And you hear, every time the government comes out to talk about these NSA programs–in fact, yesterday, the director of national intelligence rolled out a Tumblr site called ICON–it’s supposed to be IC on the Record. We joke that it’s I Con the Record. But, you know, they said, here’s where you can come for facts, suggesting that if you go to The Guardian or The Washington Post, you’re going to get something that isn’t the facts. Problem is, you know, every time they roll out these documents, we learn more and more about the deceit and misrepresentations of the government.

And so, you know, that Cass Sunstein has made this argument for infiltrating social media to rebut theories I think is particularly interesting in this case because the–I can’t say it anymore–the I Con–the intelligence community is trying so obviously to fight back against what is factually based concerns about the NSA’s spying.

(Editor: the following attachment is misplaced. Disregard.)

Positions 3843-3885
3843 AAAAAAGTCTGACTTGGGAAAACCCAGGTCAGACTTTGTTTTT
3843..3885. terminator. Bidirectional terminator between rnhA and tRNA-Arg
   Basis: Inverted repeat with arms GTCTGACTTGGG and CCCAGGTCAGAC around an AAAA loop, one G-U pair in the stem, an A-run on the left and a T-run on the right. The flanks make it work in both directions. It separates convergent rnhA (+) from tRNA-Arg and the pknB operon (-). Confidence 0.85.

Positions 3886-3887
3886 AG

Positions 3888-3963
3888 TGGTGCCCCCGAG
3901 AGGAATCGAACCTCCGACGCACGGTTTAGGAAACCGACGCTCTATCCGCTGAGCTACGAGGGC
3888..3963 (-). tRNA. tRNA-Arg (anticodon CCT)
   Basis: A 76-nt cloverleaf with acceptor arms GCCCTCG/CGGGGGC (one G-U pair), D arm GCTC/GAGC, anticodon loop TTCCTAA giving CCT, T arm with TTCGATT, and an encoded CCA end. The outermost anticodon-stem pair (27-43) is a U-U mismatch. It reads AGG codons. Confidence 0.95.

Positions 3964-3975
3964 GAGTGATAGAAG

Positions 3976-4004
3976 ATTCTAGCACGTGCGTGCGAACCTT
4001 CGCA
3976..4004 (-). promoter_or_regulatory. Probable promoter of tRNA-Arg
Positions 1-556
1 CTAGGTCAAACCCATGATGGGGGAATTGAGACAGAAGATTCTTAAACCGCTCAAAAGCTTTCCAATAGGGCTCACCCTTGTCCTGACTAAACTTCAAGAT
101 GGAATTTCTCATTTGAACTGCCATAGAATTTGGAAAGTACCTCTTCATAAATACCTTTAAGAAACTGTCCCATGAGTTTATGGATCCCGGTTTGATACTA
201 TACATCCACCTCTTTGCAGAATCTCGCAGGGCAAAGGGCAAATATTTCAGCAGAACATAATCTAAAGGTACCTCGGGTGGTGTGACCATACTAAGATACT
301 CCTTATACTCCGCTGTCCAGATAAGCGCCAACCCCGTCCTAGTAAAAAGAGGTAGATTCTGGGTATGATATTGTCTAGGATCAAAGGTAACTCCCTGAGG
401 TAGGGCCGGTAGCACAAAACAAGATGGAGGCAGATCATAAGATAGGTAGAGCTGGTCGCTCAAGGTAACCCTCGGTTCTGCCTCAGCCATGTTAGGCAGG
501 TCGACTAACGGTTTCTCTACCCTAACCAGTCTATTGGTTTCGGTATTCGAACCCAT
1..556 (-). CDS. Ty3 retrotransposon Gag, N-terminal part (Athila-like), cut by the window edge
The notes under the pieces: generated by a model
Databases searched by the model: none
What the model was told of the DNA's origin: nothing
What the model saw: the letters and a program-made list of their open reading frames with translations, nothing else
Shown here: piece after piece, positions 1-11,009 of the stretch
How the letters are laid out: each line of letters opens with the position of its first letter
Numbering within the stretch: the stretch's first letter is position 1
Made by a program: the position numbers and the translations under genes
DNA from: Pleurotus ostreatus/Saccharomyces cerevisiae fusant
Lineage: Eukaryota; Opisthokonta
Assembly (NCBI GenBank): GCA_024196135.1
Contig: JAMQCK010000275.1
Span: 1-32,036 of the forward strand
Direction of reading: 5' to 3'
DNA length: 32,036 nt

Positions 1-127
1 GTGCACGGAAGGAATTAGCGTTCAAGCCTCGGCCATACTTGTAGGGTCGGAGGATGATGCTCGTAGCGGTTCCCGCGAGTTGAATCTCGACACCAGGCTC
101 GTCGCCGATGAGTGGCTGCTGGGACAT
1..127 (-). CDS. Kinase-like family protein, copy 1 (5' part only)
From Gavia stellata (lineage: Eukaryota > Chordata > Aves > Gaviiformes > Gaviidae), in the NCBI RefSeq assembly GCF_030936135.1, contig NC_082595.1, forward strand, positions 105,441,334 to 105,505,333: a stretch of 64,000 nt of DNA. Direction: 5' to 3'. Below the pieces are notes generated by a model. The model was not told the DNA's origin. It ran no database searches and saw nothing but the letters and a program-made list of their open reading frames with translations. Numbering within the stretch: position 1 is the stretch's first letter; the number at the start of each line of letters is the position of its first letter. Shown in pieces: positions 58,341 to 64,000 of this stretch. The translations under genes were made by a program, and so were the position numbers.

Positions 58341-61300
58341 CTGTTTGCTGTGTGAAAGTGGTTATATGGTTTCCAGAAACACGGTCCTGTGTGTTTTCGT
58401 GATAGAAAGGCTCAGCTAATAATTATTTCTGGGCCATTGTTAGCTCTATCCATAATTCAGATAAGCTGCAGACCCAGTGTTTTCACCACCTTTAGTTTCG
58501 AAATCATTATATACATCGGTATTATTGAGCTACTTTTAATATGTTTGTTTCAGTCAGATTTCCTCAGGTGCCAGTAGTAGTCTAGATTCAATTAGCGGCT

NOOR: And you argue that the reason behind this panel that’s being convened by the White House is not to actually review the programs to see if they protect privacy and are law-abiding, but to actually rebuild the public’s trust, which has been seriously damaged by this, the revelations, as you just mentioned, that Snowden has made and how the government, and specifically James Clapper, has some been shown to be lying to Congress on several occasions.

WHEELER: Yeah, Clapper’s lied to Congress. General Alexander from the NSA has lied publicly to people like Black Hat and DEF CON and AEI. So part of the problem the administration has is the people they keep rolling out to say, oh, this program is great, have repeatedly been demonstrated to have lied.